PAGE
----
I think everyone at some point in time wants to embed a break point in there code, whether it be for debugging purposes, path tracing, or detecting edge conditions that have not yet been tested. When I hit a break point, I would prefer that the debugger break in at the call frame which needs the break point and not another function which implements the break point. I have seen two different patterns over the years.

The first pattern is to call DbgBreakPoint(). This works well enough. It is portable across different processor architectures so you don't have to worry about new platforms, but it has one major problem. When you break into the debugger, you are in the wrong call site! You end up in the middle of DbgBreakPoint() itself and not the caller. You can use the gu command, but that requires typing ;).

The second pattern is to create a #define for some inline assembly, something akin to:

#define TRAP __asm { int 3 }

This satisfies my requirement that the point of execution when we stop is in the function of interest, but this solution is platform specific. You would need enough knowledge per supported platform for this to work and that platform must support inline assembly (which x64 does not for our compilers). You could compromise and #define TRAP to DbgBreakPoint() for those platforms, but then you have a satisfactory solution on a subset of platforms.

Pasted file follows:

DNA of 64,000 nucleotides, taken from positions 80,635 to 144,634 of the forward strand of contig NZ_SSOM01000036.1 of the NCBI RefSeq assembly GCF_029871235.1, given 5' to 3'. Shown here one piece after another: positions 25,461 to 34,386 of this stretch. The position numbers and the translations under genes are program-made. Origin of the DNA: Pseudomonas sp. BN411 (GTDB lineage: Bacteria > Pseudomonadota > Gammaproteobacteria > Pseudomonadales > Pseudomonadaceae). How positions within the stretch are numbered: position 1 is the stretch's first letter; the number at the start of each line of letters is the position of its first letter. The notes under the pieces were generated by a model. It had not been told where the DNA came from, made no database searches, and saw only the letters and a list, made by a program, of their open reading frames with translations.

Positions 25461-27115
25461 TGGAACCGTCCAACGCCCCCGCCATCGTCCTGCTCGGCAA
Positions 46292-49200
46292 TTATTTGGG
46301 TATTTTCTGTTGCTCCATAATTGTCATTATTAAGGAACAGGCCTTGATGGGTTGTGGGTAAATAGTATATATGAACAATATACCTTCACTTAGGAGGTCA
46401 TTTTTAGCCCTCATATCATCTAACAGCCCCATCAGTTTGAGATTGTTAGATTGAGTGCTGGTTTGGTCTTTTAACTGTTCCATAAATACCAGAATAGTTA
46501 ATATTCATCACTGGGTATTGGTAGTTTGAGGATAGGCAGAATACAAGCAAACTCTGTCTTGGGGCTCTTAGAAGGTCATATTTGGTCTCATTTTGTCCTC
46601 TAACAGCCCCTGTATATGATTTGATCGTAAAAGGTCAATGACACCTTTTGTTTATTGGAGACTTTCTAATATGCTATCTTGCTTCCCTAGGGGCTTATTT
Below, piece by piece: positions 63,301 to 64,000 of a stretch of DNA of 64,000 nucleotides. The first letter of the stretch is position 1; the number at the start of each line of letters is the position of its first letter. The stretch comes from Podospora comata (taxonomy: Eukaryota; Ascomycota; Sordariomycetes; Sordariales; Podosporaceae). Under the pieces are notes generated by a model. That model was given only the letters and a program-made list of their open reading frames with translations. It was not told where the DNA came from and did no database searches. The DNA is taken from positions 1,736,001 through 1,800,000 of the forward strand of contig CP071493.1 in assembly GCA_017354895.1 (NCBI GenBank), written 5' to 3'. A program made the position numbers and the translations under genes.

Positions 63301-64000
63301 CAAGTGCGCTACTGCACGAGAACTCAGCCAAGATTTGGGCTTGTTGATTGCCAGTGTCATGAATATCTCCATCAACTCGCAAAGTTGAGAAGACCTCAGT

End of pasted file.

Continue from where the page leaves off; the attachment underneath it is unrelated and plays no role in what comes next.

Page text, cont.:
Enter the __debugbreak() intrinsic that I just learned about this weekend from the OSR WinDBG mailing list (courtesy of Pavel A.) Yes, it is a Microsoft specific extension, but generating a break point is inheritly platform specific already. __debugbreak() is the best of both patterns. You get platform independence and when you break in to the debugger, you are sitting at the right call frame and not inside a system routine. That rocks in my book!

PS: I don't know which version of the compiler this intrinsic was introduced, but it is used in the Server 2003 SP1 DDK, so I know it has been implemented for awhile.

PPS:  I never call __debugbreak() in production code, and IMHO, neither should you.  To control this in a DDK build environment, I do the following

#if DBG
  #define TRAP() __debugbreak()
#else  // DBG
  #define TRAP()
#endif // DBG